Ygdrasil IDE - A proof of concept graphical interface for the Ygdrasil VR development platform.
A series of design sketches illustrating a number of interaction techniques.
A paper on the framework presented at the 3DUI Symposium at VR 2008.
The full dissertation document.


There are a number of problems common to 3D user interfaces:

limited flexibility
Applications and their interfaces must be developed separately for desktop and 3D environments.
high fatigue
Users are routinely asked to stand, bend, sway or reach for objects placed out in front of them.
low usability
Users frequently spend their limited time having to learn a new interface modality.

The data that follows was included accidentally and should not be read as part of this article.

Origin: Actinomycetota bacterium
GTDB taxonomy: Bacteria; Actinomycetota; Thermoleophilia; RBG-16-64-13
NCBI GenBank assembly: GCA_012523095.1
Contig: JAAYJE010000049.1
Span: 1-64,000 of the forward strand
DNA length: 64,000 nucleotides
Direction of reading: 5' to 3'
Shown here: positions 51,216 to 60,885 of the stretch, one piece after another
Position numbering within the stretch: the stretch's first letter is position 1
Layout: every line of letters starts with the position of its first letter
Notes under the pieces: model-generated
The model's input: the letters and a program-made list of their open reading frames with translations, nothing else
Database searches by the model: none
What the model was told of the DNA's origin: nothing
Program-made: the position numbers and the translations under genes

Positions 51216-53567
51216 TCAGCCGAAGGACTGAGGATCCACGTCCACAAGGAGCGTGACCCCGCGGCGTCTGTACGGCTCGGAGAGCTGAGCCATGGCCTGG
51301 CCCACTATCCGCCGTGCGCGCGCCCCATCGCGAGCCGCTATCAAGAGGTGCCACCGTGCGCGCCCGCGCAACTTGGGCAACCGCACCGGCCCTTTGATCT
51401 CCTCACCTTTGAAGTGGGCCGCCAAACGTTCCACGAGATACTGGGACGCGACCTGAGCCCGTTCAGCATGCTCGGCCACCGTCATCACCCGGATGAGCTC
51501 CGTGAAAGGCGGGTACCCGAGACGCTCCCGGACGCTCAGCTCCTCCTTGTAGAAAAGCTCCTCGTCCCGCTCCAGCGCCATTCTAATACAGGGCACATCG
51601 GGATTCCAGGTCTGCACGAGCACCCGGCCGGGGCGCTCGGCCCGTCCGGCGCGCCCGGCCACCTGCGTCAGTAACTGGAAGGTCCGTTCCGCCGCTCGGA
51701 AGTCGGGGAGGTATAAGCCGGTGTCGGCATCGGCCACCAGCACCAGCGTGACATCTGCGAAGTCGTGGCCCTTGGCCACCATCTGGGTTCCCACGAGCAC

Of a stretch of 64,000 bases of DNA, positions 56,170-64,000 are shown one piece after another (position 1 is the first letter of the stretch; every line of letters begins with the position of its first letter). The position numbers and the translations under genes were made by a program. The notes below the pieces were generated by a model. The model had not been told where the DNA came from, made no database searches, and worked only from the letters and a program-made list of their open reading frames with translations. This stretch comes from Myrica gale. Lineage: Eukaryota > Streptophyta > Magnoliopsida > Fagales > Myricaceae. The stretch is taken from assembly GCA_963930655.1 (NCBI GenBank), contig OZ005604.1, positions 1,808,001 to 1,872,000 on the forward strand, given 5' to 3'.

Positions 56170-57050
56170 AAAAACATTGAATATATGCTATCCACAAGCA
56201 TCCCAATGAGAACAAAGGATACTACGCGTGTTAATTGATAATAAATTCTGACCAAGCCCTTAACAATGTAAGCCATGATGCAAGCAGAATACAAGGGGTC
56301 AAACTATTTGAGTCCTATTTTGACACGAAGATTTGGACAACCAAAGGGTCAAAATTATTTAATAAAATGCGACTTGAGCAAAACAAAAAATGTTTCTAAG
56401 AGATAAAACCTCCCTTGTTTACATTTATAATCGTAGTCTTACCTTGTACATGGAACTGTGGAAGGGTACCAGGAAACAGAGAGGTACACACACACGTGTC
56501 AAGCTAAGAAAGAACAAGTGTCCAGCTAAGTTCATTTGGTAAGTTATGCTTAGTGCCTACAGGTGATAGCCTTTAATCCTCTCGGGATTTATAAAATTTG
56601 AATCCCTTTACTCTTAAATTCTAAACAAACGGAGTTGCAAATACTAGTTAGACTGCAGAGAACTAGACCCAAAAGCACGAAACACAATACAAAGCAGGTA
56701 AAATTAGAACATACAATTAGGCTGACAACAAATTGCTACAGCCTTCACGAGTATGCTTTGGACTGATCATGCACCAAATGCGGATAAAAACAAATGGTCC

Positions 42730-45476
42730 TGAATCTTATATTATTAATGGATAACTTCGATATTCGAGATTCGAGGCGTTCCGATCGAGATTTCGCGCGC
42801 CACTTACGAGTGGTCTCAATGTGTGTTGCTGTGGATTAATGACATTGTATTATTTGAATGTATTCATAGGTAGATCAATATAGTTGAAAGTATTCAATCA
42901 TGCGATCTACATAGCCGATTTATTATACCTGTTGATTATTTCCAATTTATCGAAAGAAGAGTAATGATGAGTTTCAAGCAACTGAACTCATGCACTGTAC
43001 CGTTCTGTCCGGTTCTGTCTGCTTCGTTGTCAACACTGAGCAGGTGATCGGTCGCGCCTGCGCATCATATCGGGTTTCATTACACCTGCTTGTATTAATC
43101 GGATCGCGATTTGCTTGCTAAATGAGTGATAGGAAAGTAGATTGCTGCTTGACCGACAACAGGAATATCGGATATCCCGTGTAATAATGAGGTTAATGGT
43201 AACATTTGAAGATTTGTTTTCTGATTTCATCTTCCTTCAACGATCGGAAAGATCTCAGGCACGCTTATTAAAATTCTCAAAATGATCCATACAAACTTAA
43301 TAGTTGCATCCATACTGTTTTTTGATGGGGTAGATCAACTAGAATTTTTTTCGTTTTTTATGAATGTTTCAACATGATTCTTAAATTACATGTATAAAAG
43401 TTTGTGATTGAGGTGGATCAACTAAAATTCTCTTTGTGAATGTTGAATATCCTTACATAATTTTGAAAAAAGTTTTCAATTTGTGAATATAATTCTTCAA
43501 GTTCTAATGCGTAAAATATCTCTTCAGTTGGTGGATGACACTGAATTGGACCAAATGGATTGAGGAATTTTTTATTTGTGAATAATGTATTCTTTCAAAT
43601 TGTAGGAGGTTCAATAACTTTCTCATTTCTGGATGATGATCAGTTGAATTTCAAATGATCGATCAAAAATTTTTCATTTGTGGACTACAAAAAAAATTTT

low efficiency
Simple 3D search and object manipulation tasks are generally less efficient in 3D.

The Withindows framework addresses each of these problems:

high flexibility
Because they encapsulate primary virtual environment tasks of global search, object selection and object manipulation, through-the-lens windows can be presented unaltered on the desktop and behave as traditional 3D applications with no redevelopment efffort
low fatigue
Through-the-lens windows can be positioned directly below the hand in 3D environments in order to reduce fatigue and allow longer term work to take place.
high usability
Users can be exposed to and learn the immersive interface on the desktop and then concentrate on aspects of the application unique to 3D when using the system in an immersive setting. Exposure to the 3D interface on the desktop is also likely to provide resiliency to the frequent low-resolution display conditions associated with 3D display technologies .